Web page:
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About Metal Detecting

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Getting Started

Once you’ve made the decision to buy a metal detector and get home with it, you no doubt can’t wait to get started with some detecting. But where exactly should you start? You can take your detector with you practically anywhere – the opportunities are endless and limited only by your imagination. Finds can be made anywhere; you only need to take a look at any recent detecting magazine or website and you will see that there is an abundance of amazing finds being made. This shows there are still plenty of treasures waiting to be found, but some sites are more productive than others, so it helps to know the best type of places to go detecting. All it takes is a little bit of research to identify the most promising and productive goldfields or treasure hunting sites to detect.

There are many different types of valuable objects you can find with your metal detector, such as rare coins, ancient relics of past civilisations, lost jewellery and gold nuggets. Nuggets are generally found in different places to where you would typically find coins, relics or jewellery, so where you go detecting depends greatly on what you would like to find.

Research

Ideal sources for research are the local library or historical society, Government Department of Mines, newspaper archives, local town plans, etc. Don’t forget to talk to the local elders. They’ll often tell you about the popular swimming holes they used when rowing up, the field that used to be a sports ground or perhaps a park that was used as a local market. These links to the past are all potential hot spots for you and your detector. The older the site is, the better – as your potential to find coins and relics from long ago increases. Always remember to obtain permission to enter and detect on private property.

Also, find out if there is a detecting club in your area. Joining your local club is a great way to learn tips and tricks about how to detect and where to search. You can also make new friends who are passionate about detecting too.

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Treasure Hunting

When detecting for coins, relics or jewellery, use your imagination – anywhere people are likely to have left things behind – you are likely to make good finds! Also, don’t forget the places right under your feet; you never know what you might dig up even in your own backyard. To help get you started here is a list of locations that are generally more productive for finding coins, relics or jewellery:

  • Showgrounds and racecourses
  • Picnic areas
  • Battlefields
  • Camping grounds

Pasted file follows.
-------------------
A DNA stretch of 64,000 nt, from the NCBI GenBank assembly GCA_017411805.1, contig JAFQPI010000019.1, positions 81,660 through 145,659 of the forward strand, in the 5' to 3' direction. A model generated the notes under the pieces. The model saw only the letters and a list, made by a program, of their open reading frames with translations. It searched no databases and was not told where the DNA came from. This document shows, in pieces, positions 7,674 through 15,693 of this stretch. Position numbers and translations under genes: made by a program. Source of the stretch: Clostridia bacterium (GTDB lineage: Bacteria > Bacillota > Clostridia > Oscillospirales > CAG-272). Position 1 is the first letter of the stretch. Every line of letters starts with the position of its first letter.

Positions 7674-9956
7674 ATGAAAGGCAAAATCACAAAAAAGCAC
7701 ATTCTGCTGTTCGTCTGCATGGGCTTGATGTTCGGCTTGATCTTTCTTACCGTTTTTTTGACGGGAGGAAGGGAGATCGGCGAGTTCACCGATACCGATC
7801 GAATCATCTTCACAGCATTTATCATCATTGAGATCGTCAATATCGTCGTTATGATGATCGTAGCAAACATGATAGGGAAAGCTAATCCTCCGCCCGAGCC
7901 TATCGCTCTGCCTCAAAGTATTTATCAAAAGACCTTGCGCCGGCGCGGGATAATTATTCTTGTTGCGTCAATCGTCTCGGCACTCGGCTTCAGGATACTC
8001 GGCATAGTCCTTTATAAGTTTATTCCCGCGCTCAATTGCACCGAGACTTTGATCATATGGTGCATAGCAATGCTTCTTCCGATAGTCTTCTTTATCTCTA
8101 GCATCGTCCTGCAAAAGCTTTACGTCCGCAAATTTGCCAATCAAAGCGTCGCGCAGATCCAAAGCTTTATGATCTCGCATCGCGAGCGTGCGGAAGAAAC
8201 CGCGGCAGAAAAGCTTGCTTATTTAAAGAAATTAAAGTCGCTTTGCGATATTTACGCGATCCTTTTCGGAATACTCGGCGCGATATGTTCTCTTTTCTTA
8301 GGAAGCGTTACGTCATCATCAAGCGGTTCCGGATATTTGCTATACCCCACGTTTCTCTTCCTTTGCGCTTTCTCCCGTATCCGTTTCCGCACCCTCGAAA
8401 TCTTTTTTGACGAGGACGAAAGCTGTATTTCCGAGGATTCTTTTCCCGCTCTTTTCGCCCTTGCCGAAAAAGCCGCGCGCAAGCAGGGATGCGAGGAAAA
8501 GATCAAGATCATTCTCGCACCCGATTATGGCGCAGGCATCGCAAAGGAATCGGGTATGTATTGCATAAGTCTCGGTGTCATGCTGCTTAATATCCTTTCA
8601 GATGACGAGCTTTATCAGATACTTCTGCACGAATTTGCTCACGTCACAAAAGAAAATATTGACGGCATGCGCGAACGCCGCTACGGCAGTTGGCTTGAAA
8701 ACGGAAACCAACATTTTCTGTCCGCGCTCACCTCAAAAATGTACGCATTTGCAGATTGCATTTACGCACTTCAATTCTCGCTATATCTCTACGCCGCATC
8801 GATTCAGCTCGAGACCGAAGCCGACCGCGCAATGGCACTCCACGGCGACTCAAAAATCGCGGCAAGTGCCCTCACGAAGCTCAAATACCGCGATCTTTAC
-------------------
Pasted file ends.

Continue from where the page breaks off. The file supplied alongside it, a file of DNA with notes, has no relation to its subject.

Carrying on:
• Swimming holes
  • Parks, playgrounds and school yards
  • Ploughed fields
  • Pastures
  • Woodlands
  • Ghost towns and ancient town sites
  • Old homes and public buildings
  • Sports grounds
  • Beaches
  • Jetties and piers

There is still plenty of treasure to be found in many interesting locations around the world.

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Gold prospecting

The best places to detect for gold nuggets are where gold has previously been found, and surrounding areas with similar geology. So again, do your research to find out about historic goldfields. Such as:

  • Tailings from goldmine sites
  • Old diggings (areas where prospectors dug for gold in the 1800s)
  • In or near streams where gold can be panned
  • Dry-blowing locations (usually in arid areas where water was scarce)
  • Old reef mine dumps and slopes

There is plenty of gold waiting to be found. Now that you know where to search, all you need is a good detector to get started.

Detection Depth Factors

The most common question about metal detectors is ‘How deep do they go?’ The answer is not as simple as you might think and usually starts with ‘It depends...’ The depth that a metal detector can detect a target depends on a number of factors:

Ground Mineralisation

Ground Mineralisation

A target in low mineralised ground can be detected deeper than a target in highly mineralised ground. The level of ground mineralisation has a significant influence on detection depth.

Target Size

Target Size

Large targets can be detected deeper than small targets.

Target Shape

Target Shape

Circular shapes like coins and rings can be detected deeper than long thin shapes like nails.

Target Orientation

Target Orientation

A horizontal coin (e.g. lying flat) can be detected deeper than a vertical coin (e.g. on edge).

Target Material

Target Material

High conductive metals (e.g. silver) can be detected deeper than low conductive metals (e.g. lead).

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